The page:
APS Observer Online
Volume 14, Number 6
July/August 2001

3 APS Fellows Granted Guggenheim Fellowships

APS Fellows John Bargh, New York University, Michael Kubovy, University of Virginia, and Richard Nisbett, University of Michigan have been granted fellowships by the John Simon Guggenheim Memorial Foundation. Bargh's research interests focus on nonconscious forms of self-regulation. Kubovy's work includes research into approaches to human pleasure. Nisbitt's research investigates the differences between Eastern holism and Western analysis. The John Simon Guggenheim Memorial Foundation, established in 1925, offers fellowships to scholars and artists who have demonstrated exceptional capacity for productive scholarship or exceptional creative ability in the arts to aid in their development. More information about Guggenheim fellowships may be found at www.gf.org.

Herman Feifel Honored with APF Gold Medal

APS Fellow and Charter Member Herman Feifel is the recipient of the 2001 American Psychological Foundation (APF) Gold Medal for Life Achievement in the Practice of Psychology. The editor of the groundbreaking book The Meaning of Death, Feifel is regarded as the pioneering figure of the modern death movement. His work has inspired two generations of researchers and clinicians, and influenced how we think about dying, death, and bereavement. Feifel served at the Los Angeles VA Mental Hygiene Clinic from 1954, assuming the position of Chief Psychologist in 1960, until his retirement in 1992. He has also held an appointment at the University of Southern California School of Medicine since 1958, where he is currently Emeritus Clinical Professor of Psychiatry and the Behavioral Sciences. Awarded annually, the APF Gold Medal Award honors those whose achievements and contributions serve as exemplars to the advancement of psychology and the improvement of human welfare. More information about the award can be found at www.apa.org/apf/homepage.html.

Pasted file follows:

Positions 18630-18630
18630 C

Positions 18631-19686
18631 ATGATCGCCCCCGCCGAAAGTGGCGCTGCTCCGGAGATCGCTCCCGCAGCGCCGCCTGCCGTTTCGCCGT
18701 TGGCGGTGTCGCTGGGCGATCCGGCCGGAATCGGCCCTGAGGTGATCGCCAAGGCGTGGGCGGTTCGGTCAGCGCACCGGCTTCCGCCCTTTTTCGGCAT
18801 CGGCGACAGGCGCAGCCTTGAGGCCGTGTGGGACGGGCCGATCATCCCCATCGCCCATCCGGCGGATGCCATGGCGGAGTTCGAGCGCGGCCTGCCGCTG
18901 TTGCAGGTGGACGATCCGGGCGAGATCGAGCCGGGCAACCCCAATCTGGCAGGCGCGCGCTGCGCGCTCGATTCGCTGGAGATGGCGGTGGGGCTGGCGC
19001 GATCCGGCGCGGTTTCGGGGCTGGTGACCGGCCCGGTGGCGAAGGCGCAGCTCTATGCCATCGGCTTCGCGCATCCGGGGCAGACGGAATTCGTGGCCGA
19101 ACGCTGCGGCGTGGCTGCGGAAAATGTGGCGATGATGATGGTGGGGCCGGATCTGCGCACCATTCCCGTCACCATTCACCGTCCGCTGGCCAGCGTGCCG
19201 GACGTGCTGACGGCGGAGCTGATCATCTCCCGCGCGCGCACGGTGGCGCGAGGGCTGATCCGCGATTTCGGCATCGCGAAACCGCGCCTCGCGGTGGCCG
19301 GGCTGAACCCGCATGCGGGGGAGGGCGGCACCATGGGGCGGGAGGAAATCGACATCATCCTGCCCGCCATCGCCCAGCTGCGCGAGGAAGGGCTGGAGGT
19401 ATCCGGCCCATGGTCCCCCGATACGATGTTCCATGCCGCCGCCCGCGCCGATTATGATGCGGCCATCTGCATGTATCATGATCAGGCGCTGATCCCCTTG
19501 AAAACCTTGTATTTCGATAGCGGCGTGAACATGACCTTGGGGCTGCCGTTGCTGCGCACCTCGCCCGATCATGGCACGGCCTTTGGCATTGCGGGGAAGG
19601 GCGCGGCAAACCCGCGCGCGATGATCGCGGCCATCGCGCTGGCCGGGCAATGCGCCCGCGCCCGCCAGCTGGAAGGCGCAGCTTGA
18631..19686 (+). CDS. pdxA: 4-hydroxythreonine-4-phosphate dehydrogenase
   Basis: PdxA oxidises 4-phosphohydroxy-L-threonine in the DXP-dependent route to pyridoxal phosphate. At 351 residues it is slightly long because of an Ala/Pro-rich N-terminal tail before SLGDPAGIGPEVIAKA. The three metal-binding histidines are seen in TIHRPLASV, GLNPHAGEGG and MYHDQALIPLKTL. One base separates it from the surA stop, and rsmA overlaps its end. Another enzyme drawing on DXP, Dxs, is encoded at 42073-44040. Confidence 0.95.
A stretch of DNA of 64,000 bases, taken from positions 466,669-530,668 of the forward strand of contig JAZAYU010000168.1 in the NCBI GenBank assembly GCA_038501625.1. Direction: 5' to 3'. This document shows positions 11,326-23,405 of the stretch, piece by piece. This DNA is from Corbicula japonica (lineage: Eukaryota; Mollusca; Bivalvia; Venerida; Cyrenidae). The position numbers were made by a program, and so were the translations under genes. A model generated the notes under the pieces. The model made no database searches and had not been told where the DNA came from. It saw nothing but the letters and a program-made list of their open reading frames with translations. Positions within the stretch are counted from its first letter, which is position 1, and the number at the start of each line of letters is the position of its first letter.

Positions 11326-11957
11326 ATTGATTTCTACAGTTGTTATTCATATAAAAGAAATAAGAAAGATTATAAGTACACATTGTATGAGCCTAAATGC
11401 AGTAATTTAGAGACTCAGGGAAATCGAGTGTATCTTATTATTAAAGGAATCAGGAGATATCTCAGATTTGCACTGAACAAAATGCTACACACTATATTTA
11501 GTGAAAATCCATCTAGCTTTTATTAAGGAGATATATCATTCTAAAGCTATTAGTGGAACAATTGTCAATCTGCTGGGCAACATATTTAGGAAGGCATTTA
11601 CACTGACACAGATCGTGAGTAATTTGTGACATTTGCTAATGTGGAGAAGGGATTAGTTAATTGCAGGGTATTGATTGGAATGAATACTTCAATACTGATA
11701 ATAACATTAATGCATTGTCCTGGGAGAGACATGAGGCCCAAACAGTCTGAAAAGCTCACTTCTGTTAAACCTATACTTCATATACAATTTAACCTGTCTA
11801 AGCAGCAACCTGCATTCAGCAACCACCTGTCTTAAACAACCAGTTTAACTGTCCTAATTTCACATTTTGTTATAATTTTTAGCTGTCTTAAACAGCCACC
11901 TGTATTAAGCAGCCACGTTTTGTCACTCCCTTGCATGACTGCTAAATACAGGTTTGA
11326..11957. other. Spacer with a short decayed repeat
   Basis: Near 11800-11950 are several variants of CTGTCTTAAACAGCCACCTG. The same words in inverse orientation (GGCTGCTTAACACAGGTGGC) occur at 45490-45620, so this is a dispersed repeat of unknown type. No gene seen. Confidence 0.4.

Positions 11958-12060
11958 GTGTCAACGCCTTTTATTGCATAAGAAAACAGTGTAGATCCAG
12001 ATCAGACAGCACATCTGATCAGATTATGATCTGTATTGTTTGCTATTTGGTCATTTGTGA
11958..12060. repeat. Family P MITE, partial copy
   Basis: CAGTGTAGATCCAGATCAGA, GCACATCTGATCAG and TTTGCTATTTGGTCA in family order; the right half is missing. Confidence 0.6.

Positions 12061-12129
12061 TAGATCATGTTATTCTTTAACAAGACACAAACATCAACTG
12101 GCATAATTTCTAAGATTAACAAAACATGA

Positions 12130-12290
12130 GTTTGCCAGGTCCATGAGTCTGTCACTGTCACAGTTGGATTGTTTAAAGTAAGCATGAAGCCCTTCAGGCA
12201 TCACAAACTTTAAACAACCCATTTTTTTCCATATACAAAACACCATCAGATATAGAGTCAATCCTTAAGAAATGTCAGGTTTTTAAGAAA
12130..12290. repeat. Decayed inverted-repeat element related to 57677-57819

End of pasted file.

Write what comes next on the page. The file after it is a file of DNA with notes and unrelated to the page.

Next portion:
Herman Feifel Honored with APF Gold Medal

APS Member Paula Schnurr of the VA National Center for PTSD and Darmouth Medical School, along with colleagues Matthew Friedman and Lt. Col. Charles Engel, will lead a new nationwide study examining a promising therapy known as prolonged exposure and the established mainstream therapy called present centered therapy for the treatment of PTSD.

The five-year study, titled "Cognitive-Behavioral Therapy for Treatment of PTSD in Women," begins July 1, 2001, and will focus on military women. Often overlooked in the research, approximately 8 to 10 percent of active and veteran military women currently suffer from PTSD, and are more than twice as likely than the average American man to develop the disorder.

Unlike smaller studies of the past, this research takes a multi-site approach to gathering data, and the results will be widely applicable to the general population. In an effort to more closely approximate clinical practice conditions nationwide, data will be collected from 12 sites across the United States, including 48 therapists and 384 patients.

"Even at facilities that have special programs for women, it would not be possible to obtain enough women at a single site to attain acceptable statistical power during a reasonable time frame," said Schnurr.

Schnurr, Friedman, and Engel ultimately hope clinicians, researchers, and policymakers will be able to use the findings to best treat patients and develop future research to help those suffering from PTSD.

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